Readers of this blog can see for themselves how the journal works (you can see here the list of the latest submissions and open peer reviews, as well as here for publications accepted after peer review). It is my hope that readers will be encouraged to provide more open peer reviews or open comments, adding to the corpus of open debate around research, and consider contributing to UCL Open Environment, as we believe that by removing barriers and innovatively working openly and together will we accelerate finding solutions to the world’s most significant challenges.

Indigenous knowledge and Citizen Science: enabling paths for Climate Justice

Kirsty27 October 2022

Post by Harry Ortiz, Office for Open Science & Scholarship Support Officer

This year’s Open Access theme, Climate Justice, allows us to explore how research openness can promote diverse paths to achieve it. In this particular occasion, we will focus on how citizen science can work as a bridge to connect the so-called modern societies with rich indigenous environmental knowledge to confront the climate emergency and learn from their day-to-day practices.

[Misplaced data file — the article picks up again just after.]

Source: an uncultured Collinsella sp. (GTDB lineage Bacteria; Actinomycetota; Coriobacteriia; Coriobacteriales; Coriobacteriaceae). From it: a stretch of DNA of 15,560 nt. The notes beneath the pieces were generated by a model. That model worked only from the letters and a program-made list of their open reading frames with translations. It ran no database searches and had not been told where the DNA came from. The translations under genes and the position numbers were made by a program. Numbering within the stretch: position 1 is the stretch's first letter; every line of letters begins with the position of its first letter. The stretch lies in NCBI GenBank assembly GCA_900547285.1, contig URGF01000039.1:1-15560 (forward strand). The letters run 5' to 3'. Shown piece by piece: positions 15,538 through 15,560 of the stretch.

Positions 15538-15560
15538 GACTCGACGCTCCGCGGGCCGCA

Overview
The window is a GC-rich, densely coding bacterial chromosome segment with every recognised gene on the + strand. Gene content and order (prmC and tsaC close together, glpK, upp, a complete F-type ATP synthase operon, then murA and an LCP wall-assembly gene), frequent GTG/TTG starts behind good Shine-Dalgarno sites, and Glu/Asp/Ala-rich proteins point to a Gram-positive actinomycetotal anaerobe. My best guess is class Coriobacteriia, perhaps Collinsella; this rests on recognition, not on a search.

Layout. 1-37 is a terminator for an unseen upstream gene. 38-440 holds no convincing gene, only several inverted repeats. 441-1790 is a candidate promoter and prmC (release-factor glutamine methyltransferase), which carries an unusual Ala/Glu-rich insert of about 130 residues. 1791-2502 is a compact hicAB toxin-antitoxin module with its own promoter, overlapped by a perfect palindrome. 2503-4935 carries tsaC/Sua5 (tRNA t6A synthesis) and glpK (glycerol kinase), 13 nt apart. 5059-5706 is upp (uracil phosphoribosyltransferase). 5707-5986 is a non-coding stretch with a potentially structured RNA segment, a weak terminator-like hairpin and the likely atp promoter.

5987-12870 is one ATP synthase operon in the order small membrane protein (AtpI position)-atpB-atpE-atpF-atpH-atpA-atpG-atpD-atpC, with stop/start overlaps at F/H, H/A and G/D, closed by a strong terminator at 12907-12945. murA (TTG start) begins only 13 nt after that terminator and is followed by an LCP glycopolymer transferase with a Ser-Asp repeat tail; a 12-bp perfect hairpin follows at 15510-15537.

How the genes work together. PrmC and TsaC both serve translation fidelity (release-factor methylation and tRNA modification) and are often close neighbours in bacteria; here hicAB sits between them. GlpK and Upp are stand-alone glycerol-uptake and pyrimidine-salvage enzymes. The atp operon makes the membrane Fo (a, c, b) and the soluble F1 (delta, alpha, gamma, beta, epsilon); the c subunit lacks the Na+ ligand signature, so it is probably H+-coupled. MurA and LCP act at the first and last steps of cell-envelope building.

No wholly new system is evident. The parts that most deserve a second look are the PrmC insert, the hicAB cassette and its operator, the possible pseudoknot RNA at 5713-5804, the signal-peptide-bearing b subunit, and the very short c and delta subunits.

According to the United Nations (UN), climate justice refers to a paradigm shift that focuses on the impacts of global warming on the most vulnerable people rather than just discussions on gas emissions. Expanding the discourses based on natural resources and biodiversity depletion to more ethical and political spheres under the human rights framework and civil movements from those communities who are, and will be, the most affected by those changes (Unite Nations, 2019).

CC-BY-NC Picture by Joe Brusky https://flic.kr/p/pkVrKZ

Paradoxically, indigenous communities, who have been the protectors of the land through sacred ties with nature, are one of the most affected groups confronting climate change hazards. Receiving special attention due to their leader’s climate justice activism based on their traditional knowledge, demanding urgent policy transformations and more comprehensive mitigation plans (United Nations, 2021). The Intergovernmental Panel on Climate Change (IPCC) recognise the crucial role of indigenous peoples’ knowledge in those plans, especially regarding ecosystem and biodiversity conservation as key to ensuring sustainable development and climate resilience (IPCC, 2022).